Even by the standards of junior tennis, where parents are known to spare no expense to advance their children’s careers, 12-year-old Adam Neff’s family stands out.
Rather than hire a local coach in Cincinnati, or send their promising son to an academy in Florida, Guy and Ann Neff, both doctors and graduates of University of Miami medical school, decided two years ago to relocate the family to Bradenton and build a $160,000 practice facility in their back yard.
They bought five acres of land in rural Bradenton, near a bird sanctuary, built a house, and three courts, including a red-clay replica of the French Open court at Roland Garros, a purple hard court like the one at Key Biscayne’s Sony Open, and a U.S. Open replica hard court. They also built a gym with an indoor hitting wall for rainy days and a recovery room that features a leased CVAC hyperbaric chamber.
Like star Novak Djokovic, who swears by his hyperbaric pod, Neff, the nation’s No. 2-ranked player in his age division, spends 40 to 60 minutes per day in the pressurized egg. The chamber simulates high-altitude conditions, and is said to improve athletic performance by increasing circulation and aid recover time by adding oxygen-rich blood cells to the body.
The Neffs hired Lance Luciani, who worked previously at Nick Bollettieri’s famed academy, as a full-time coach. Luciani trains nine kids at the facility. Neff’s 10-year-old sister, Katarina, and his 5-year-old sister, Isabella, also take lessons.
Neff, who is 5-10, needed only 27 minutes to win his second-round Jr. Orange Bowl tennis tournament match over Brazil’s Vinicius Saleme at Salvadore Park on Wednesday. The match was so easy that Luciani arranged an afternoon practice session to get more work in. This is Neff’s final 12-under event before he moves up to 14s, so he wants to finish the year with a bang.
He won the U.S. Spring Nationals last spring, and two weeks ago won the Eddie Herr tournament. He has only one loss in the 12s this season, and that was in Paris, where he was one of 16 kids invited to play the prestigious Longines Future Tennis Aces event. He got a taste of international talent, losing badly on his 12th birthday to a German player.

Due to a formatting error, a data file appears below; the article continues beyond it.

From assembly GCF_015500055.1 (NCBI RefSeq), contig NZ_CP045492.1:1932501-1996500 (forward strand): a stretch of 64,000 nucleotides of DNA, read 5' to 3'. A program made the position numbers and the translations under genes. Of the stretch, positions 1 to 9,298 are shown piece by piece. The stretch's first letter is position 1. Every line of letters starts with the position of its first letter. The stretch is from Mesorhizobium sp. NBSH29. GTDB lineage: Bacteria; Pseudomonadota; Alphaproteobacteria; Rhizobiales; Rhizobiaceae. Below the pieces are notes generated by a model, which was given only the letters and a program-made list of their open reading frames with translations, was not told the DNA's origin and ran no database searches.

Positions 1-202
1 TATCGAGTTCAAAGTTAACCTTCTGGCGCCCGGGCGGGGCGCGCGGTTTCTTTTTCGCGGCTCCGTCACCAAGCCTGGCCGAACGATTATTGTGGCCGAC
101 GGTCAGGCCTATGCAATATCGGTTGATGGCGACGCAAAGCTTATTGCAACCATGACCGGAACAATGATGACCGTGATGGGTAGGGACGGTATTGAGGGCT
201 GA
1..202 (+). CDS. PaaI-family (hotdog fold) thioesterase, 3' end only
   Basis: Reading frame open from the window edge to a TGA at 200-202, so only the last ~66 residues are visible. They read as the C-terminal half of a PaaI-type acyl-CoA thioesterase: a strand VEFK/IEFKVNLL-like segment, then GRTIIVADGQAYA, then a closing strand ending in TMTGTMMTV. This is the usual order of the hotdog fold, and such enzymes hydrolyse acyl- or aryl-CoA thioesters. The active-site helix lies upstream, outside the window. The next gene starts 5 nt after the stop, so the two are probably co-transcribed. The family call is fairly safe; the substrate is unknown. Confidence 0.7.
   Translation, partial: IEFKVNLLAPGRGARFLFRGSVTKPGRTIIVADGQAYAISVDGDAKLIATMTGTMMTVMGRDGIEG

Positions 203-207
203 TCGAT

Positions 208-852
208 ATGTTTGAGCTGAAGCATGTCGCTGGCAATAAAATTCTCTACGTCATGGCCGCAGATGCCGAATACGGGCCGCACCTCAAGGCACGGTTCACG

“That was a good experience for him, but tough trip,’’ Luciani said. “Next year, we’ll be dipping our toes into the ITF [international] waters. That’s his goal, not so much of the kiddie stuff anymore. Having the private facility is perfect, gives us all we need to push the kids as far as they can go.’’
Neff said he is very grateful to his parents. Dr. Guy Neff, a hepatologist, was a liver specialist at Tampa General Hospital but now works in Chicago in the pharmaceutical industry. He commutes to Bradenton on weekends. His mother, Dr. Ann Neff, is a dermatologist.
“I really thank my parents every day for all they’ve sacrificed,’’ Neff said. “I know it’s really hard for them, especially changing jobs and starting a whole new life.’’
"People are going to call us nuts, but that's all right, I've been called worse," Dr. Neff told The Wall Street Journal in a recent article. "If this doesn't work, there's always opportunity to be a doctor or an attorney or an accountant, or whatever he wants to do."
The Jr. Orange Bowl tournament continues through Monday. The 14s boys are at UM, 14s girls at Crandon Park, 12s girls at the Biltmore and 12s boys at Salvadore Park.